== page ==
Being a list of 5 things

1. Kinderbard – Songs for Children Sung by Characters from Shakespeare
Kinderbard is an awesome project to create that uses Shakespeare and music to inspire and educate children.

“We want to bring into the world the first in a planned series of books, music, and interactive apps containing songs for children. Each song is ‘sung by’ a character from Shakespeare, and is true to the quotation spoken by that character, and on which the song is based. Many of our songs address issues with which children can identify, such as anxiety, sibling rivalry, even bullying. Some are just silly or funny. But they are all lovingly created, and professionally performed, produced, and mastered.” — quoted from here

If you watch the video on the kickstarter page, you can see the love that has gone into making all of this. Daeshin Kim is organizing the project, while his wife is creating the art and his young daughter is singing the songs. The project is in fact inspired by the challenges the daughter had to face when the family moved to Paris and how music and Shakespeare helped her adapt to a new language and culture.

The project only has a few days left to gain funding, so I’m trying to signal boost and get others to join in. It certainly helps that in every interaction that I’ve had with Daeshin, he has been generous and kind, so I hope, hope, hope that the funds for this project come together.

2. Rereading The Martian Chronicles
The Martian Chronicles is a collection of short stories that have been strung together into a novel, which presents earth’s colonization of Mars. The first expeditions meet with challenges from the Martian natives, who are an advanced race in their own right. In one such story, “The Earth Men,” the company lands hoping to receive acknowledgement and fanfare in this first interaction with an alien race, only to find the Martians to be bored and annoyed by their presence.

As the colonization continues and more and more humans come to Mars, we see new kinds of stories, stories of people reshaping a stranger world, of strange people finding peace in solitude away from the red tape of Earth, of people fighting back once Earth tries to bring it’s red tape to Mars. Some stories are better than others of course — and certainly, being written in the ’50s, there’s not much space for women who are little more than background — but on the whole they are stories with interesting characters, stories that analyze humanity and society by situating it on an alien world.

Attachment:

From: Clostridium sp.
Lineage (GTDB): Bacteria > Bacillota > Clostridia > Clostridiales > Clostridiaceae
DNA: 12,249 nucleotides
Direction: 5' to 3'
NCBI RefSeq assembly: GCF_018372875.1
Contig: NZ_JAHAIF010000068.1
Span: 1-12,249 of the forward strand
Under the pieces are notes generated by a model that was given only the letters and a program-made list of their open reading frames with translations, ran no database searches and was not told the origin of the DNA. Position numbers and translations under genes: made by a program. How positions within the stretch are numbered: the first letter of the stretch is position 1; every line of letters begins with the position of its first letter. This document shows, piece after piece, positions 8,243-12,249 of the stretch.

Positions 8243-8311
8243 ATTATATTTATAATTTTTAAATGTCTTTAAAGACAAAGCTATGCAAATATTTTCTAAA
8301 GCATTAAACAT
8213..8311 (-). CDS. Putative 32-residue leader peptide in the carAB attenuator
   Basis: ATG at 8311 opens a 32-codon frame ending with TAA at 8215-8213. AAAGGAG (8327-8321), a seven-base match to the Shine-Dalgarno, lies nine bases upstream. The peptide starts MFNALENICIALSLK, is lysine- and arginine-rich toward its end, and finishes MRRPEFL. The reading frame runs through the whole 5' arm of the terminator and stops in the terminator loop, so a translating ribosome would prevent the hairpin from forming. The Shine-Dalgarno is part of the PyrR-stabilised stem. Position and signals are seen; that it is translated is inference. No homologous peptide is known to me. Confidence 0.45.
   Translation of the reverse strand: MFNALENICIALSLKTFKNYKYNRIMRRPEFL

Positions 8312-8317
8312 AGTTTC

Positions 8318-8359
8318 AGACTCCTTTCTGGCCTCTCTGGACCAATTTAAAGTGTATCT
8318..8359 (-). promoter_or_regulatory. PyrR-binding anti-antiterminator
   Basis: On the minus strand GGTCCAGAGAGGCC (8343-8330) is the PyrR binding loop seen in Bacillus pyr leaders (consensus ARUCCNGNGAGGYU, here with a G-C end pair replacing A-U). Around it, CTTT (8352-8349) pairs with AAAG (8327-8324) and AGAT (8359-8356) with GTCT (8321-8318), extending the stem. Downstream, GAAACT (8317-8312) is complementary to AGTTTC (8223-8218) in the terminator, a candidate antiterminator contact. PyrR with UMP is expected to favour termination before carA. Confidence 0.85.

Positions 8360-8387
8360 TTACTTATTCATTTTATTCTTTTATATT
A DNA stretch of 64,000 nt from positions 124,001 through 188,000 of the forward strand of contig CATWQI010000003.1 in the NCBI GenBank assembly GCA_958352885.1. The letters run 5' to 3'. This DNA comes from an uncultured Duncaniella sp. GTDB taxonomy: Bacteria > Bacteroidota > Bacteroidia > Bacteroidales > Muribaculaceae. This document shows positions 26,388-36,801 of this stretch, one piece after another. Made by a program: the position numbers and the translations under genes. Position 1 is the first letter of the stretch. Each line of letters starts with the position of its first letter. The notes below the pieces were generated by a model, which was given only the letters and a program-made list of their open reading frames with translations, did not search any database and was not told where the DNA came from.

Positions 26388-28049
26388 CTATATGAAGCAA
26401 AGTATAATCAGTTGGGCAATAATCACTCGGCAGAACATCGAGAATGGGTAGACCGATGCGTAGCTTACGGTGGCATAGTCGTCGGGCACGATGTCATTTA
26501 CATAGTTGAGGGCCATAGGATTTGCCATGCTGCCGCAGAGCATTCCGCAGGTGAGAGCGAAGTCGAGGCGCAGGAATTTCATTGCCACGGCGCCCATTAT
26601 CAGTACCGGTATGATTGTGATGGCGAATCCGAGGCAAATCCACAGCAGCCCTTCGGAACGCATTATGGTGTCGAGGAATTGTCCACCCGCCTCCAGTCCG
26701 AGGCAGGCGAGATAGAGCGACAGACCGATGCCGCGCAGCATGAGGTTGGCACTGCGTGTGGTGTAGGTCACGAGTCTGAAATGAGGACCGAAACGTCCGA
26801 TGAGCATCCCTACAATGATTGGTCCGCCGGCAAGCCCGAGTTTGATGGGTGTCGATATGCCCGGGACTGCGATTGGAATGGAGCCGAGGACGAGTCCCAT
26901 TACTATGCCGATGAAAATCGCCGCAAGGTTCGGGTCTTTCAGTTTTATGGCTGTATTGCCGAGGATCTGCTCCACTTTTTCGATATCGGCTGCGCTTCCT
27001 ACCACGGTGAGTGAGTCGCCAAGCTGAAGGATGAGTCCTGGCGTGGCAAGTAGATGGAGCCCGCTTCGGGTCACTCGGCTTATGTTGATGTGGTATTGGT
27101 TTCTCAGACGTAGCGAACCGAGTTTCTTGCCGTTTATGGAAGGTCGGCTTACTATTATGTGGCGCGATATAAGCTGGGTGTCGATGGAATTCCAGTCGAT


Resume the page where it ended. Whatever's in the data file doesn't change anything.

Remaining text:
I actually picked up the book to reread just a few days before Ray Bradbury passed away, the coincidence of which added a new level of poignancy to the reading. I remember being immediately smitten with the book when I first read it in school. “There Will Come Soft Rains” remains one of my favorite shorts stories, and in rereading it again now, I’m still amazed by the way he spun the story and how it still both moves me and gives me chills. Really a fantastic book — just one piece of evidence showing how amazing Bradbury was, and I’m already looking forward to reading it again someday.

3. Snow White and the Huntsman and the fabulous witch
I was going to write a post all about how, while Snow White and the Huntsman was a flawed movie in many ways, Charlize Theron was gorgeous and wonderful, bringing a haunted, unhinged depth to Queen Ravena (that pretty much carried the movie), and how I really do love the queen in the Snow White stories in general, because Snow in her purity is rather boring, but Gemma Files (aka [info]handful_ofdust) already wrote about it in her fabulous column and said it so much better than I ever could.

The only thing she didn’t mention is Theron’s fantastic costumes throughout the movie. Her gowns were amazing, like this one with the amazing headpiece and bird’s skulls around the neckline or this one that’s made with dung beetle carapaces or this one that looks like chain mail. Gorgeous.

Photo 184. Speaking of fairy tales…
I was introduced to this story at PANK Magazine by Rachel Rodman, called “Experimental Breeds: Bears, Clothed In Rumpled Hoods, Pipe “Rapunzel” To The Sleeping Pigs,” which fractures multiple fairy tales and mashes them together. It blew my mind. I mean, literally I was left sitting in my chair, slack-jawed, and unable to think properly — mind-blown. Go read it.

5. Pants